The leader of Canada's New Democratic Party has said he was sexually abused by a taekwondo teacher as a child.
Jagmeet Singh, 40, revealed in a new memoir that he suffered the abuse during the 1980s while growing up in Windsor, Ontario.
The Sikh politician also openly addressed the racism and bullying he faced during his childhood.
Prime Minister Justin Trudeau praised Mr Singh for his courage in speaking out.
Mr Singh is the first visible minority to lead a major federal party in the country.
In the memoir, Love and Courage, he describes the bullying he faced from other children growing up in the city west of Toronto because of his patka - a child's turban - and long hair.
An excerpt from the book, which was released on Tuesday, was published by the Toronto Star newspaper.
His concerned parents, who knew he was being bullied and was fighting with other children, enrolled him in taekwondo classes.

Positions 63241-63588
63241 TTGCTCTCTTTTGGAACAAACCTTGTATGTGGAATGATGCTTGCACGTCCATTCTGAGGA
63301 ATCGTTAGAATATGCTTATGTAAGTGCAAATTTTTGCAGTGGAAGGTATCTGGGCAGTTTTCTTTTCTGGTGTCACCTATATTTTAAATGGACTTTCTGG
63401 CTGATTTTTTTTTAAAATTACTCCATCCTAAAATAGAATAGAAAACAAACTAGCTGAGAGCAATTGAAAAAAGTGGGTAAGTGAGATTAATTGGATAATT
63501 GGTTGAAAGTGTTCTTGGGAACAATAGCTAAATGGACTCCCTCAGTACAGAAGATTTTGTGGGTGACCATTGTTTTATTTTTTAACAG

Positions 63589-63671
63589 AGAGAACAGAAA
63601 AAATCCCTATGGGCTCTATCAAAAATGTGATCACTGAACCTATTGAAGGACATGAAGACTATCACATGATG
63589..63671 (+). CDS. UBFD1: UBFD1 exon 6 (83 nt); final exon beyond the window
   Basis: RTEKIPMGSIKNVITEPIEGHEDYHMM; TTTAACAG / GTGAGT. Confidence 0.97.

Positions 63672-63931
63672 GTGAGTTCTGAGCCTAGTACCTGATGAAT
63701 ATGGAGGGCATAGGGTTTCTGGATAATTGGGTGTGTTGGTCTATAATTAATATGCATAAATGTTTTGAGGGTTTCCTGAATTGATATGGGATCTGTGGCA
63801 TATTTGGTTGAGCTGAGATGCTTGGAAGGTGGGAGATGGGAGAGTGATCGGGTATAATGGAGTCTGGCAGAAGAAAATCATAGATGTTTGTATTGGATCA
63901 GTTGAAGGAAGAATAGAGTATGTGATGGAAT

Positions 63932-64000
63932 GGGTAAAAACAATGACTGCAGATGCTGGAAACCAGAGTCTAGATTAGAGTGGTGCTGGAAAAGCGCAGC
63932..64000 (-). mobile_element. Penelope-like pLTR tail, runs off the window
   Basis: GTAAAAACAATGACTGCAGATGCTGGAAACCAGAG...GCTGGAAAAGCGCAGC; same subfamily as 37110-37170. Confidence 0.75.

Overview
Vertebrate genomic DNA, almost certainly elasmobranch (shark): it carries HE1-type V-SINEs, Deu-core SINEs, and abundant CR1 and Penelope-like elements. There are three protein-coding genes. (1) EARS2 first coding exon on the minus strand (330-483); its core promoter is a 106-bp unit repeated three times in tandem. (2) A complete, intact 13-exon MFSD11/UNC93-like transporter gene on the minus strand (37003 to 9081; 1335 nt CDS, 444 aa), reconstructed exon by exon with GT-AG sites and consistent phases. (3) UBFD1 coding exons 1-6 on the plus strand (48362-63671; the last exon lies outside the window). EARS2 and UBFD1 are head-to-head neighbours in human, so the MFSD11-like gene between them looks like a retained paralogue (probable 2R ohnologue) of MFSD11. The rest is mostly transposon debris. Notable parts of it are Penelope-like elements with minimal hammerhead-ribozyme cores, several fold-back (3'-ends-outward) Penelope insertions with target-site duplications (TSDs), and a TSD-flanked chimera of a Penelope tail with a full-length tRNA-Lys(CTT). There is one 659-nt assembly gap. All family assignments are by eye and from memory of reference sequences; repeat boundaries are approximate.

Mr Singh said the instructor - who he only refers to as Mr N - offered him personal classes at his home dojo. He said his instructor has since died.
The politician does not go into detail of the abuse but says it soon began to feel "normal".
"That's the thing about abuse - it can make the victim feel an overwhelming sense of shame, a shame so disabling that one suffers in silence," he writes.
"I told no one, and I told myself not to think about what had happened. In a way, I prevented myself from actually accepting the truth."
Mr Trudeau praised Mr Singh for his "courage to speak up will fight against stigma, and help so many people know they are not alone", when the excerpt was published.
In February, Mr Singh won a seat in Canada's House of Commons - a boost for his leadership in the run-up to the federal election scheduled for October.
The New Democratic Party is currently the third place party in Canada's Parliament, with 41 of 338 seats. The left-of-centre party has never held power.
It elected Mr Singh, a former criminal defence attorney and Ontario provincial politician, to lead the federal party in 2017.